Why Do I Need a Power of Attorney If I Have a Trust?
If I have a revocable trust (funded) with incapacity provisions, and pour over will in place, why would I need a power of attorney springing only in case of incapacity?
Good question. You’re less likely to need a durable power of attorney than someone who has not planned as well as you have. But it still makes sense to sign one just in case. Your trustee on your revocable trust cannot sign legal contracts on your behalf or deal with any finances you may have outside of trust. For instance, if you must move to assisted living, someone will have to sign the contract with the facility. Or if you own any retirement accounts, they must be held outside the trust. Someone would need to sign the paperwork to withdraw your annual required minimum distributions. Your agent under a durable power of attorney can take these steps. Finally, even with diligent effort, sometimes things fall through the cracks so an account may show up that’s not in the trust and someone needs to have the legal right to transfer it into the trust.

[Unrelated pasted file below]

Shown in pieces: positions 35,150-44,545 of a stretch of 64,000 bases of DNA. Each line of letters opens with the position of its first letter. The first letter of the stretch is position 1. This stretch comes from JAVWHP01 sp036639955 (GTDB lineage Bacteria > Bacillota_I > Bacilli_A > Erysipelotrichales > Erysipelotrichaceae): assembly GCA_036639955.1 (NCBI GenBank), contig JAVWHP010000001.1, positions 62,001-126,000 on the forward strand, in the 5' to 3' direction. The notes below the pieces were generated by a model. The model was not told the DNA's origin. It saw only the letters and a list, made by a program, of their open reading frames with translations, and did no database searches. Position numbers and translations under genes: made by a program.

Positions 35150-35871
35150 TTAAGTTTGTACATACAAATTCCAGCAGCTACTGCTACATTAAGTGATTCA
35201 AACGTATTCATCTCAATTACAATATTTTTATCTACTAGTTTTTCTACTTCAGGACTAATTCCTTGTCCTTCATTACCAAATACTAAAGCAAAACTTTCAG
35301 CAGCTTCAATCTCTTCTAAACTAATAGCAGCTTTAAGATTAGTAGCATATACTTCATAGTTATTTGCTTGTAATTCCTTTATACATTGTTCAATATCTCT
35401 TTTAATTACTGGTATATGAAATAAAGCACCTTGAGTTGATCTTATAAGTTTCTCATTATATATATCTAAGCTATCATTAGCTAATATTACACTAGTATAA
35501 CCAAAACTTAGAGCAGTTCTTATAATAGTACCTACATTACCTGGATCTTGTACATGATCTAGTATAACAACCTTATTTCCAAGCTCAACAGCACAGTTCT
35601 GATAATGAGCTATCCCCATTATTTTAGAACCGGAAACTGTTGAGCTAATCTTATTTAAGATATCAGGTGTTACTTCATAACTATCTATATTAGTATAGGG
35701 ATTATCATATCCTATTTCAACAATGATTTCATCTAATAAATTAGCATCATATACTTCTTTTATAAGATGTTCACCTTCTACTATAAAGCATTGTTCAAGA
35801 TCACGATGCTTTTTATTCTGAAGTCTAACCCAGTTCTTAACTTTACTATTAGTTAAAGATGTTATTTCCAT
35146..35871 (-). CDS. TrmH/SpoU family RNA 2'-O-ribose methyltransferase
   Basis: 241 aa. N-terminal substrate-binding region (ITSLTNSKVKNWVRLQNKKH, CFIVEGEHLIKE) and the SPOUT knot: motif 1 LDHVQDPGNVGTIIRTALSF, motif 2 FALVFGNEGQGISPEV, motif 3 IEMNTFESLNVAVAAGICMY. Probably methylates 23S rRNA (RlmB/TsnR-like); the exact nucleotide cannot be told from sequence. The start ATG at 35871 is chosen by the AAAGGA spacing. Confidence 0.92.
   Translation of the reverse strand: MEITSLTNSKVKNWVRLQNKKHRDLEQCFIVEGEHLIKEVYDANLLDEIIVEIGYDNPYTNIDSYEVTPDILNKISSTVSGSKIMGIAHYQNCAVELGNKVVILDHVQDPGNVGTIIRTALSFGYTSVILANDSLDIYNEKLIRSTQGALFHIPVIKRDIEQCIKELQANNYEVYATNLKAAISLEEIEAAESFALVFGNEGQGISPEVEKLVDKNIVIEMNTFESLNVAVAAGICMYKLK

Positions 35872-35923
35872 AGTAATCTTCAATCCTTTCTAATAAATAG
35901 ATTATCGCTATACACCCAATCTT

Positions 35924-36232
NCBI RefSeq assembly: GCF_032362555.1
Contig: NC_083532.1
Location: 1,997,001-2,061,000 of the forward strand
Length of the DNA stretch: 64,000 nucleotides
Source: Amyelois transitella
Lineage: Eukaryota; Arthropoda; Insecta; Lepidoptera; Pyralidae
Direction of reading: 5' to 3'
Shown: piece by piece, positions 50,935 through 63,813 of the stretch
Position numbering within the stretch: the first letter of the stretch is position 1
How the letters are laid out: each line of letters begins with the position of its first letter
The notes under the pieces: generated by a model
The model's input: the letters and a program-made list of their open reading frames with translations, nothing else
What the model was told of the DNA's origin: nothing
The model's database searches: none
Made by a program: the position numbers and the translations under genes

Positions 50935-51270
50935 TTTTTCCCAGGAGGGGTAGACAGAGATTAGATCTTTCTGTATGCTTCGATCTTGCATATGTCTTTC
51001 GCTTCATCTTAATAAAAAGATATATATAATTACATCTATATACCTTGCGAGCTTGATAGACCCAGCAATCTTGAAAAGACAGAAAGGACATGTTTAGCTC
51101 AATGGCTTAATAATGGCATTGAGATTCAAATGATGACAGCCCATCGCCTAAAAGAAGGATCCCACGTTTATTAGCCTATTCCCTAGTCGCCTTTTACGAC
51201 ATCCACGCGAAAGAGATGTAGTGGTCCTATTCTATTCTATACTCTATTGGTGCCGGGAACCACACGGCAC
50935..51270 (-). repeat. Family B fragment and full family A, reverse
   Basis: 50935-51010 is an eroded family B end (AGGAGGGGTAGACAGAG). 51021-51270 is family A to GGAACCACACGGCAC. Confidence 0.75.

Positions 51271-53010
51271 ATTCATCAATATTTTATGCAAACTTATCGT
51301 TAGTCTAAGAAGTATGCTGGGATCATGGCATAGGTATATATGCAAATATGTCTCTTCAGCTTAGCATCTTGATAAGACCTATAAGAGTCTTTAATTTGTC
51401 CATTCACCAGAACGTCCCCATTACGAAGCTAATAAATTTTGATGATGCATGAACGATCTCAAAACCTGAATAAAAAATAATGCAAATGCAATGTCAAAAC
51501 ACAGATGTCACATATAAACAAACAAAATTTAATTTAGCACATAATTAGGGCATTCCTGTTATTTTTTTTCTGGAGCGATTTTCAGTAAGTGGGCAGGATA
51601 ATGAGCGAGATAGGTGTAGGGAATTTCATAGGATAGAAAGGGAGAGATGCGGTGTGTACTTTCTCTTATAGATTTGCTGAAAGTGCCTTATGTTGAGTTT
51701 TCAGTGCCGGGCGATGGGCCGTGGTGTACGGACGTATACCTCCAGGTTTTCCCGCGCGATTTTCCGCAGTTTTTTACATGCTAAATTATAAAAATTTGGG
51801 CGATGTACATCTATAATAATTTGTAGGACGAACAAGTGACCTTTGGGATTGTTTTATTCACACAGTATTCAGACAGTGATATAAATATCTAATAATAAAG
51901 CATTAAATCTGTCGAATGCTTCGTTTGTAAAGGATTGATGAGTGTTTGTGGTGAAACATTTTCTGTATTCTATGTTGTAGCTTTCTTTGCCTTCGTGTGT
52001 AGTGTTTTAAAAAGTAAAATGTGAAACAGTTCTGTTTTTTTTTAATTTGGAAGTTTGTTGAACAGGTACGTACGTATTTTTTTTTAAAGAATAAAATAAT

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How Best Can I Arrange for Financial Management if I’m Single?
Should Your Durable Power of Attorney be “Springing”?
What is a Durable Power of Attorney?
Putting off planning your estate?
Don’t know where to start?
This simple-yet-comprehensive guide provides everything you need to know (in plain English).